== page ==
For the history of Archie, check out the post here.
From the late 60s through the late 80s, Archie and his
friends had a good run on Saturday morning television. They were everyday high
school kids with a band, hosts of a variety show, managers of a television
station, historical figures and even middle school kids. For their last Saturday
outing in the 20th Century, DiC Entertainment
decided to put the Archie kids up against the paranormal in a blending of the X-Files and Scooby-Doo concepts.
|Veronica's size matches her ego.
Weird Mysteries was centered around the idyllic town of Riverdale at a time
when it was invaded by some unexpected and unwanted visitors. A lab accident at
Riverdale High caused Riverdale to become a magnet for monsters, aliens and the
supernatural. Archie Andrews (Andy Rannells), a reporter for the Riverdale High
newspaper, took it upon himself to investigate the weirdness around town and often
dragged his skeptical friends Betty (America Young), Veronica (Camille
Schmidt), Jughead (Chris Lundquist), Reggie (Paul Sosso) and Dilton (Ben Beck) into
it. The show featured a collection of Archie
supporting characters, including Principal Waldo Weatherbee (Tony Wike),
teacher Geraldine Grundy and local food slinger Pop Tate (Ryle Smith), as well as some new
characters in Archie’s supernatural advisor, Dr. Beaumont (Jerry Longe), and Lucinda, who
practiced voodoo magic and made potions. Each episode opened with a brief
description of the plot and a montage of scenes in a frame that resembled a
|Just an ordinary mall...isn't it?
Weird Mysteries became the first new offering for the fledgling PAX (now Ion Television) network’s Saturday
morning line-up when it debuted on October 2, 1999, accompanied before and
after by infomercials. However, PAX removed it from their schedule after the
first 14 of the 40 produced episodes aired. The remainder of the episodes was
seen on weekdays and in syndication. Because each episode had a built-in
lesson, the show was deemed to meet the FCC’s
educational and informational children’s programming requirements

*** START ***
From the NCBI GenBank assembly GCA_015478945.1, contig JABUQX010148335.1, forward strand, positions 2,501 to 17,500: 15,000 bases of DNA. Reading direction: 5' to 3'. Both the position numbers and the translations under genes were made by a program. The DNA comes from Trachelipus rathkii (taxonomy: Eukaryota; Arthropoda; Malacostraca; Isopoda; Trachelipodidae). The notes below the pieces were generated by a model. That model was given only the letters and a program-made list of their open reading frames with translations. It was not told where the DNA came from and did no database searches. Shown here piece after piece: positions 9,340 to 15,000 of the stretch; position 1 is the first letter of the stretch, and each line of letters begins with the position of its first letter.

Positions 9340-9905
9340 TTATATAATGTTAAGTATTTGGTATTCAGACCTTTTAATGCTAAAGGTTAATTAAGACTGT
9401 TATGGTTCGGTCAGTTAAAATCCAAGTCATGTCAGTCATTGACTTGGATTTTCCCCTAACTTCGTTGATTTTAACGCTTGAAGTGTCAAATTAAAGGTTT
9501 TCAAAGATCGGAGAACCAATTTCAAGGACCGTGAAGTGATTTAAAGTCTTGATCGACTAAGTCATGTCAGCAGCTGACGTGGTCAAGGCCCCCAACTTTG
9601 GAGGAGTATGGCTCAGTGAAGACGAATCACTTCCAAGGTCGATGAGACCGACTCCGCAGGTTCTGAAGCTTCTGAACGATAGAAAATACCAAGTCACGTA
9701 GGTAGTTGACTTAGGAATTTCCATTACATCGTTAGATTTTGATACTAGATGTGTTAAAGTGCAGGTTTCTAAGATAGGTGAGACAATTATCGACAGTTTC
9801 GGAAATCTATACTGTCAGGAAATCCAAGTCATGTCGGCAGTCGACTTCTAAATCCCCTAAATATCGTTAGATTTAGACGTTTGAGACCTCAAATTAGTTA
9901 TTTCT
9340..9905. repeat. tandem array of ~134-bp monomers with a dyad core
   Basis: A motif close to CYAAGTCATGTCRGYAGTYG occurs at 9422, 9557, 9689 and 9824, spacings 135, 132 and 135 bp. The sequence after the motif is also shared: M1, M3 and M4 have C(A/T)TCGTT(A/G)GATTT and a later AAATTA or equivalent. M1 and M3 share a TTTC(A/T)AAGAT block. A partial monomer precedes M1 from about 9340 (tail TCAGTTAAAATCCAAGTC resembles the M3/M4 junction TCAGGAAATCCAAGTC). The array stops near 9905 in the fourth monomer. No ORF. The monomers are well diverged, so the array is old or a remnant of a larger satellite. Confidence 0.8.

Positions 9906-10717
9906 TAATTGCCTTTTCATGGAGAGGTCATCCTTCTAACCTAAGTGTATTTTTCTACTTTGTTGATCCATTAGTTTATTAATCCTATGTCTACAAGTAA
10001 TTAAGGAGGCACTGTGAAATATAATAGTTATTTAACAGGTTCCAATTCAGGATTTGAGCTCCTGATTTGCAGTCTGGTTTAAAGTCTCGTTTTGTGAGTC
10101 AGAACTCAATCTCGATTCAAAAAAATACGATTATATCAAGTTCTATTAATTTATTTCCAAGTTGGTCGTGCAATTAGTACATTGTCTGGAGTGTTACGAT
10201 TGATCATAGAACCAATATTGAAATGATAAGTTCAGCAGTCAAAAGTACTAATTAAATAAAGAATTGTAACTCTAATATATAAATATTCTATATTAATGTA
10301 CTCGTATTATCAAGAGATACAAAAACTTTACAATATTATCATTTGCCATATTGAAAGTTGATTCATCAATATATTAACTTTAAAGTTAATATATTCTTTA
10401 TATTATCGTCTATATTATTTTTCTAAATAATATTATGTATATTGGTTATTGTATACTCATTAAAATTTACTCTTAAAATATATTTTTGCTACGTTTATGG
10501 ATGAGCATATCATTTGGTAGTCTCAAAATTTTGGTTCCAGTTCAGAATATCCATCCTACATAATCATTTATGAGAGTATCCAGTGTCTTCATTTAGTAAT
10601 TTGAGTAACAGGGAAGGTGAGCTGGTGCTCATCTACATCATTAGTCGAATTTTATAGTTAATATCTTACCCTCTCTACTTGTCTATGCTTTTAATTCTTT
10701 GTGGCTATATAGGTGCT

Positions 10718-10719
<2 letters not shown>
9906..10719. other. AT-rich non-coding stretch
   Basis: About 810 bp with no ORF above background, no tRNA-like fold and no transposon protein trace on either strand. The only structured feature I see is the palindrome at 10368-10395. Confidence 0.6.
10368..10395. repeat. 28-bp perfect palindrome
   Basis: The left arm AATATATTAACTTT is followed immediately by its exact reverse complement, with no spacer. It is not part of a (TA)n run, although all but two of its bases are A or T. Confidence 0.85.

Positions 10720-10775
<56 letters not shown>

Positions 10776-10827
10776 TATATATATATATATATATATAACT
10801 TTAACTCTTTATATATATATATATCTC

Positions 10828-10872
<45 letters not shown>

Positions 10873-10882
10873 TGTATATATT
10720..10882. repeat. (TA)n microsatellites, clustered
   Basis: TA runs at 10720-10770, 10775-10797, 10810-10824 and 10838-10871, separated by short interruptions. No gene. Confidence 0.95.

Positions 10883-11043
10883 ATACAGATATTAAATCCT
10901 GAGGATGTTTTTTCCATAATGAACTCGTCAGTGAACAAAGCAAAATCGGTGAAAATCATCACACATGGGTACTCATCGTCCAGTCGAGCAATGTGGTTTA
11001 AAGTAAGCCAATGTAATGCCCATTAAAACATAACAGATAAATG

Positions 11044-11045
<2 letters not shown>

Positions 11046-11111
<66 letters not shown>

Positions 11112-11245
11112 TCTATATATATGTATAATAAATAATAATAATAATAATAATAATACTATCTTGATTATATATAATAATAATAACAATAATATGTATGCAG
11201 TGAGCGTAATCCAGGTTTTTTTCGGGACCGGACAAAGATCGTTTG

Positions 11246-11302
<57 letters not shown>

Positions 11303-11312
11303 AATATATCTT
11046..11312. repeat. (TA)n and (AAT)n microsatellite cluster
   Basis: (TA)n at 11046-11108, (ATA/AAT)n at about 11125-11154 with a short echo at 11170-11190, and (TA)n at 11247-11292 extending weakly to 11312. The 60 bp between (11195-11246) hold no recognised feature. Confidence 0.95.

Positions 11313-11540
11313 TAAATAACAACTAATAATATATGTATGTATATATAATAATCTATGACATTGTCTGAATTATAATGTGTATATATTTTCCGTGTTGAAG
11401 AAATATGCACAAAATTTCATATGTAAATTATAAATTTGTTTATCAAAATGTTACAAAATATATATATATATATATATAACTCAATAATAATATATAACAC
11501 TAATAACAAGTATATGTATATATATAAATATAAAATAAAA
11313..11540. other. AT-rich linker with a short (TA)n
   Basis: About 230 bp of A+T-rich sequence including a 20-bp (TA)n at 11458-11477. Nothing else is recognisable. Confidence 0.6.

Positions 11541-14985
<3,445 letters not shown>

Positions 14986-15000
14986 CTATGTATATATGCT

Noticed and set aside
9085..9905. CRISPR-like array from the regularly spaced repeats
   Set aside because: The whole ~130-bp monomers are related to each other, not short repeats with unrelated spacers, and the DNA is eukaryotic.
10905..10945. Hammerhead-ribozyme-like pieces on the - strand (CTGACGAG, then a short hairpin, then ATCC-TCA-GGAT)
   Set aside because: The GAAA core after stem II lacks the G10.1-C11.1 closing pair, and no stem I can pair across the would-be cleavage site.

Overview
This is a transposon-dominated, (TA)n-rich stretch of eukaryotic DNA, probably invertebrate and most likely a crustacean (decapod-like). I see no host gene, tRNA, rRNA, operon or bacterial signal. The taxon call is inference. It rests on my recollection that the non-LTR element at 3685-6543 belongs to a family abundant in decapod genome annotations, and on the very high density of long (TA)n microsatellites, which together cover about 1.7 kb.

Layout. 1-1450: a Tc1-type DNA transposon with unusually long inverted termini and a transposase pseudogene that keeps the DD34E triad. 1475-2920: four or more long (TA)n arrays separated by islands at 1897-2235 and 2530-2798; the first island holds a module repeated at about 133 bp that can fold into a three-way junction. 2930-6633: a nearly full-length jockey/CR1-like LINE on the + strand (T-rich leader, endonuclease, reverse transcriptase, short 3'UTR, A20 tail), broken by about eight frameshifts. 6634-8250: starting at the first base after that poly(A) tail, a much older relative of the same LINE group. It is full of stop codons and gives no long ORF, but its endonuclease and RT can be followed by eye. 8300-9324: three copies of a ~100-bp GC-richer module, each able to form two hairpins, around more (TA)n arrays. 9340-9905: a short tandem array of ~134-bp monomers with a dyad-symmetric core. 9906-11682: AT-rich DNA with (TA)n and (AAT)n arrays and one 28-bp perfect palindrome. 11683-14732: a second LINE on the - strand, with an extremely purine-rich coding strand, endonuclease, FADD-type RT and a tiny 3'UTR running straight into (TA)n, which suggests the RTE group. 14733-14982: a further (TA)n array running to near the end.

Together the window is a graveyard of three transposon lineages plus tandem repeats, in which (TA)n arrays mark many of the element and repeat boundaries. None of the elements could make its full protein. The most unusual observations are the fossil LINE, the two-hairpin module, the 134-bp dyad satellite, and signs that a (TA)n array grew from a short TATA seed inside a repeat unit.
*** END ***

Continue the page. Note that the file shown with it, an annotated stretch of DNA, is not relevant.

and was used by various networks to fulfill their obligations. The series was
written by Michael Patrick Dobkins, Brian Swenlin, Jymn Magon, Don Gillies, Phil Harnage, Frank Santopadre, and James W. Bates and was produced
by DiC’s French subsidiary, Les Studios
Tex.. The theme was written and performed by Mike Piccirillo, who also scored
the series with Jean-Michel Guirao.
|The comic series.
To tie into the series, Archie
Comics produced an ashcan-sized
comic with the same name in 1999, written by Paul Castiglia with art
by Bill Golliher and Rich Koslowski. It served as
a prelude to an ongoing
series that debuted in 2000, with a majority of the art being handled by Fernando Ruiz. The comic featured
both original stories and adaptations of some episodes. After the show was
cancelled, the “Weird” was removed from the title and the format changed to
reflect the Archie gang being taught forensics by two crime scene investigators
and their using those skills to solve more mundane mysteries. The comic was
eventually cancelled with issue 34. Various issues were later collected in 2011 as
part of the Archie and Friends All-Stars series
of trade paperbacks.
|Eat your heart out, Twilight.
In 2000, Universal Studios combined the
Riverdale vampires story arc, “Scarlet Night”, “I Was a Teenage Vampire” and
“Halloween of Horror”, into a single movie and released it to VHS as Archie and the Riverdale Vampires. Anchor Bay Kids
Entertainment acquired the United Kingdom rights and released eight
episodes over two
volumes on DVD. In 2005, Boulevard released four episodes over two
discs, while MRA
Entertainment released 18 episodes across six volumes in Australia. In 2008,
North America finally saw a DVD release of the series when DHX Media released two four-episode
collections called The Haunting of Riverdale and Spells Spell Trouble!. In 2011, Gaiam
Entertainment released Saturday Morning Cartoon Classics, a compilation of various former DiC
properties that included several episodes of Weird Mysteries. In 2012, Mill
Creek Entertainment produced a complete
series DVD set as well as a 10-episode Best Of collection on the same day and the episode “Halloween of Horror”
as part of the compilation DVD, Cookie Jar Halloween Cartoon Collection.
In 2002, a semi-sequel movie was produced for Nickelodeon’s Sunday Movie Toons. The Archies in Jugman featured the same actors and basic character models, although they were given new outfits. It followed the Archie gang as they pursued a defrosted caveman that resembled Jughead. MGM Home Entertainment released the film to VHS and DVD shortly after its premiere, with Gaiam re-releasing it in 2008 on DVD along with the other Sunday Movie Toons as both a standalone film and paired with Inspector Gadget’s Last Case.
Originally posted in 2015. Updated in 2018.